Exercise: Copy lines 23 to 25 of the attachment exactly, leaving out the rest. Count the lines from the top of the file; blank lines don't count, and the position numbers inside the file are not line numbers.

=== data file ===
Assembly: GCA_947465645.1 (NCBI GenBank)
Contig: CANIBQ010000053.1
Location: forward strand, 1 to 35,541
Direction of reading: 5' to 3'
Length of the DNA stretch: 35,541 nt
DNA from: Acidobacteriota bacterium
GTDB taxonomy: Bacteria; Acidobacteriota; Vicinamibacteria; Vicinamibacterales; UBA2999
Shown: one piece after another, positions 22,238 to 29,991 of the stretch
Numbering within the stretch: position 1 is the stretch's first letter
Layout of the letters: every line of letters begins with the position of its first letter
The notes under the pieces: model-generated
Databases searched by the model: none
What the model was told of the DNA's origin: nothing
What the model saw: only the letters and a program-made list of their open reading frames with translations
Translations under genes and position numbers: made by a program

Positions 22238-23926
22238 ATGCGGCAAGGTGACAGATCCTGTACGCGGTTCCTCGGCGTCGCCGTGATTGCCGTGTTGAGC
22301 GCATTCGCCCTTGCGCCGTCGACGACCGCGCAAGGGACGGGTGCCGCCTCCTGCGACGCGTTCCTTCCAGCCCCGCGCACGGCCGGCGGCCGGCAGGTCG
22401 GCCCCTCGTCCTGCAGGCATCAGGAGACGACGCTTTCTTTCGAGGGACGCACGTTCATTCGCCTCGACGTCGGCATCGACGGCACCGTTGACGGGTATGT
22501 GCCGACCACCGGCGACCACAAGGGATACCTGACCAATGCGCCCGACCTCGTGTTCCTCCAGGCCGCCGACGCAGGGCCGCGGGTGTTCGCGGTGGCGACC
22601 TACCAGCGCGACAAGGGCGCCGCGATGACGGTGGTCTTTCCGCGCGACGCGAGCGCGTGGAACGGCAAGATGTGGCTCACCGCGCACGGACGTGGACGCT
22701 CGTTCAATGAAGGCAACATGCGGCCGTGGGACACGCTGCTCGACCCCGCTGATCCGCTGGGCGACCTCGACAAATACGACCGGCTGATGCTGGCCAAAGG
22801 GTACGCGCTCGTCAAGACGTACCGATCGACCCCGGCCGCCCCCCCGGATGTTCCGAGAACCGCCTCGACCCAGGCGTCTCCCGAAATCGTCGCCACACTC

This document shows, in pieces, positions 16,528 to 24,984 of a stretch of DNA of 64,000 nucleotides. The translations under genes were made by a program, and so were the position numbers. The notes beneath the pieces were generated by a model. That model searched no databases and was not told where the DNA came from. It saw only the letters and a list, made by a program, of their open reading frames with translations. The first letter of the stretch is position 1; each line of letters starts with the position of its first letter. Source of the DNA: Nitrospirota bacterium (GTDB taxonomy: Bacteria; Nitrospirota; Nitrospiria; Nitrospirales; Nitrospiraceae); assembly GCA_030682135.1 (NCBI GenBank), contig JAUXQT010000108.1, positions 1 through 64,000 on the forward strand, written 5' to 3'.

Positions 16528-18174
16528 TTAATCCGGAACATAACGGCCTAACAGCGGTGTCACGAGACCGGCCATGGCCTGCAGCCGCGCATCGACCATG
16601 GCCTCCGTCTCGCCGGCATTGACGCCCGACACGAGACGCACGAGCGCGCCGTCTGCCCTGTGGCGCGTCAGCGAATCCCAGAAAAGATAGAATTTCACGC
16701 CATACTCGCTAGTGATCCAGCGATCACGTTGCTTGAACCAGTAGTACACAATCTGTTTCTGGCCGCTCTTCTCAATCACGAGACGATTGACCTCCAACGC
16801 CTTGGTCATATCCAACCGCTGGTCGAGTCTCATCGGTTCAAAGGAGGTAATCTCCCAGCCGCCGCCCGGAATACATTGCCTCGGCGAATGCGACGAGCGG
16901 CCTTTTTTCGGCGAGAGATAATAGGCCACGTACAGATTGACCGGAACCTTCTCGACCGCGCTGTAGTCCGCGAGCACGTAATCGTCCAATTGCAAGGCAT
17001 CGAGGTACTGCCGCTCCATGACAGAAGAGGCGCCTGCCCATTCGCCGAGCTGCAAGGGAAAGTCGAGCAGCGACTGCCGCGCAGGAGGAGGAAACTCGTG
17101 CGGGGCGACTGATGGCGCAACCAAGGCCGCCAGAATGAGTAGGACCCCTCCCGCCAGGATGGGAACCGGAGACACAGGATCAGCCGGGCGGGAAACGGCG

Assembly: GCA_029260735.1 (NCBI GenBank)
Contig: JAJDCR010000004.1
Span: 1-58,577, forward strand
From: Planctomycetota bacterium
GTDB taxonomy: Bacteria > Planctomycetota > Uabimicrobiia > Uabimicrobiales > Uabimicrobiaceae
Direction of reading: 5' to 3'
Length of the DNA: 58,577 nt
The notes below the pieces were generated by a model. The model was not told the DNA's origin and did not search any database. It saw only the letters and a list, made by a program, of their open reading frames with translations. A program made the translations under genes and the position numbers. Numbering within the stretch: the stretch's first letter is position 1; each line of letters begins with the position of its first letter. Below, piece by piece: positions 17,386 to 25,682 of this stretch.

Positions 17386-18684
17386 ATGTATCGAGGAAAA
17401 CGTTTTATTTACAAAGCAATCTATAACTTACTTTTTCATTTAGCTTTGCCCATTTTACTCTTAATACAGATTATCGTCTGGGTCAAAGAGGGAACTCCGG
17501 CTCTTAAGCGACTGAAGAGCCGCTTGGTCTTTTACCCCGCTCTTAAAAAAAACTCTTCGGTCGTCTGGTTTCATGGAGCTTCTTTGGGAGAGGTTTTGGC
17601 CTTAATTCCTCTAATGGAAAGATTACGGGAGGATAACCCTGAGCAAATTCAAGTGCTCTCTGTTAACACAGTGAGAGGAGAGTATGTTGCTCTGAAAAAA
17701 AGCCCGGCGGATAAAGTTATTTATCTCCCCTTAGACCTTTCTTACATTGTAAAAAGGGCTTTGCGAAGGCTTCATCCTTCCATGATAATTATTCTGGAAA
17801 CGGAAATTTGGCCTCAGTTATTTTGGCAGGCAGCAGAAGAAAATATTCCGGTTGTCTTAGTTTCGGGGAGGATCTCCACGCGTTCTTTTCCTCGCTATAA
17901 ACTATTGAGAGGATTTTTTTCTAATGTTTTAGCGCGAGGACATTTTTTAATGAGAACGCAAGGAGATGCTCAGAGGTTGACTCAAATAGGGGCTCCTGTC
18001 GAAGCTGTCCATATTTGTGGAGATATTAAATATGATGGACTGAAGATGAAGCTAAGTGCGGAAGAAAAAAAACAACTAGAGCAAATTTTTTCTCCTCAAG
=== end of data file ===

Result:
22801 GTACGCGCTCGTCAAGACGTACCGATCGACCCCGGCCGCCCCCCCGGATGTTCCGAGAACCGCCTCGACCCAGGCGTCTCCCGAAATCGTCGCCACACTC

This document shows, in pieces, positions 16,528 to 24,984 of a stretch of DNA of 64,000 nucleotides. The translations under genes were made by a program, and so were the position numbers. The notes beneath the pieces were generated by a model. That model searched no databases and was not told where the DNA came from. It saw only the letters and a list, made by a program, of their open reading frames with translations. The first letter of the stretch is position 1; each line of letters starts with the position of its first letter. Source of the DNA: Nitrospirota bacterium (GTDB taxonomy: Bacteria; Nitrospirota; Nitrospiria; Nitrospirales; Nitrospiraceae); assembly GCA_030682135.1 (NCBI GenBank), contig JAUXQT010000108.1, positions 1 through 64,000 on the forward strand, written 5' to 3'.

Positions 16528-18174